Exercise encourages the brain to work at optimum capacity, causing nerve cells to multiply, strengthening the neurons interconnections, and protecting them from damage associated with Alzheimer’s Disease (AD). Exercise can also help diseased and damaged nerves.
Exercising causes nerve cells to release proteins called neurotrophic factors. One in particular, brain-derived neurotrophic factor (BDNF), triggers numerous other chemicals that promote neural health. Simply adding BDNF to neurons in a lab causes them to grow, sprout branches, and extend rapidly. BDNF has been shown to have direct benefits on brain functions, including repairing neural illnesses like AD.
Other studies have found that exercise can delay the onset of AD. A 2006 study in Seattle monitored 1,740 persons 65 and older without cognitive impairment for 6 years. At the end of the study, it was determined that 107 participants had developed AD and 158 dementia.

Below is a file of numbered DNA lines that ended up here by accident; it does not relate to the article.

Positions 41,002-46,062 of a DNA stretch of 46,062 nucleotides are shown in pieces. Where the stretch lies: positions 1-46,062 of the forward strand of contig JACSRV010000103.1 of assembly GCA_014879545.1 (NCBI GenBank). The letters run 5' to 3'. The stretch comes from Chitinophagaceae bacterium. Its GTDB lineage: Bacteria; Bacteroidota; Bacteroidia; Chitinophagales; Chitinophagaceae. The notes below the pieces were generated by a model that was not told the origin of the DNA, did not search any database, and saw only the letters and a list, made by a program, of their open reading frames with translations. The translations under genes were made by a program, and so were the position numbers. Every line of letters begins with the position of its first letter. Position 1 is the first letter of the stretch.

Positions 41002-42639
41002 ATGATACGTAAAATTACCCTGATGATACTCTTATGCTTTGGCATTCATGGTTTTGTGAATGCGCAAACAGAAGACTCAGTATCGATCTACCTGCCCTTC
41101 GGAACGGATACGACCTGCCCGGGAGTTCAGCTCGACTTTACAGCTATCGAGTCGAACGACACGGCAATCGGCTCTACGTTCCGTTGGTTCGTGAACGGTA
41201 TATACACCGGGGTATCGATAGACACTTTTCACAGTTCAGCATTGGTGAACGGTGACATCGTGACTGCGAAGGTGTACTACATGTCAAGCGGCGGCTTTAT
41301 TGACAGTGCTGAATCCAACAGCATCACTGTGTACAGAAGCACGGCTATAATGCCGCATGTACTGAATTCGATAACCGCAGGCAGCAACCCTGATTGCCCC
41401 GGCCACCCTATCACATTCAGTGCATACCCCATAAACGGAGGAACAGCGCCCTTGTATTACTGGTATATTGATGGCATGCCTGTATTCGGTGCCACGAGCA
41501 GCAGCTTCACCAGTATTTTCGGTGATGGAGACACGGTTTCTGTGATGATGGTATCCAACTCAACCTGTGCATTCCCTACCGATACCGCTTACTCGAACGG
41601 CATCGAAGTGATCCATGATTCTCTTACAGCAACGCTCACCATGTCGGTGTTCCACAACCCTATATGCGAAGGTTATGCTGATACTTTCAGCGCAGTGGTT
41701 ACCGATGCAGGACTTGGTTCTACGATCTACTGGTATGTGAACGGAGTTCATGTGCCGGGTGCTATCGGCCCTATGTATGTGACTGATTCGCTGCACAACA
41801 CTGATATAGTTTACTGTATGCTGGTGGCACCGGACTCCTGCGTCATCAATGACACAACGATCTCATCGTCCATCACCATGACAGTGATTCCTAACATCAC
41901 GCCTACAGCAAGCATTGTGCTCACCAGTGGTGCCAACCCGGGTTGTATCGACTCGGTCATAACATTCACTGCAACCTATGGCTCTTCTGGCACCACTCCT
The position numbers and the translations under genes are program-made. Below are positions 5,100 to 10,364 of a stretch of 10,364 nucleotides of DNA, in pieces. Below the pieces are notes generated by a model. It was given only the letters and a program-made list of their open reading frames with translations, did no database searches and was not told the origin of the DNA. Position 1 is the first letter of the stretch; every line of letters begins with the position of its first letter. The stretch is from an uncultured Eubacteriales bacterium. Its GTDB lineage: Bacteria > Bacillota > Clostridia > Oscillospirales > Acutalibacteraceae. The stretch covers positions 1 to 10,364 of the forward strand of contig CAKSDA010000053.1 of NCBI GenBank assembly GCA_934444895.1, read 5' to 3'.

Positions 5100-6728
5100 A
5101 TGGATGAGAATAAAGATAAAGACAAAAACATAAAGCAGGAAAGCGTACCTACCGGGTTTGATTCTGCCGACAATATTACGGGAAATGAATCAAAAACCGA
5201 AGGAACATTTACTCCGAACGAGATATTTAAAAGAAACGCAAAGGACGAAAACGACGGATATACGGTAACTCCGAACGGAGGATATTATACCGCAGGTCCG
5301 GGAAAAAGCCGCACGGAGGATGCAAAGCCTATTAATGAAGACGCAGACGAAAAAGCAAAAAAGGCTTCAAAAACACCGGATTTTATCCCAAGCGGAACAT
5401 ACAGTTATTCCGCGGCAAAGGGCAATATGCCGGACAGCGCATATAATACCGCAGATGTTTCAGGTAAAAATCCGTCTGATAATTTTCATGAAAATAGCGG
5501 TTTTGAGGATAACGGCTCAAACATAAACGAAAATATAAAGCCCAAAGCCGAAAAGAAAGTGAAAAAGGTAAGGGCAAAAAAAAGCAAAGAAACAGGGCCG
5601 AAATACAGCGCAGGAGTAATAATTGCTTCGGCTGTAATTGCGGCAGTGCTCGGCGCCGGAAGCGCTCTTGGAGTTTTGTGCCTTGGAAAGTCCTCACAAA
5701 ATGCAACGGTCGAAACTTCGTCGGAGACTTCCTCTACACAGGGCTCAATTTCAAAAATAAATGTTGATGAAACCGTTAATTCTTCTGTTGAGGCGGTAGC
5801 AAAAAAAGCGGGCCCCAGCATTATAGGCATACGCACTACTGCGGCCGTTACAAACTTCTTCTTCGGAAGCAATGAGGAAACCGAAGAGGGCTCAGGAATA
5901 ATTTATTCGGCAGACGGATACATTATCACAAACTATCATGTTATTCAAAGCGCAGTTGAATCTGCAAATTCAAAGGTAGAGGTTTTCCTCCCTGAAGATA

The incidence rate for developing dementia was 13.0 per 1,000 person-years for participants who exercised 3 or more times per week compared with 19.7 per 1,000 person-years for those who exercised fewer than 3 times per week. Similar results were observed in analyses pertaining to the participants with AD. The investigators concluded that “These results suggest that regular exercise is associated with a delay in onset of dementia and AD, further supporting its value for elderly persons.”
In a study at the University of Illinois, magnetic resonance imaging (MRI) showed that aerobic fitness reduces brain tissue loss in aging humans. The researchers used MRI to demonstrate that aging correlates with it a loss of both gray and white matter in multiple areas of the brain, especially in areas associated with cognitive functions. Researchers demonstrated that cardiovascular fitness protected against the loss of brain tissue. The areas most protected by aerobic fitness are those that play central roles in successful everyday functioning.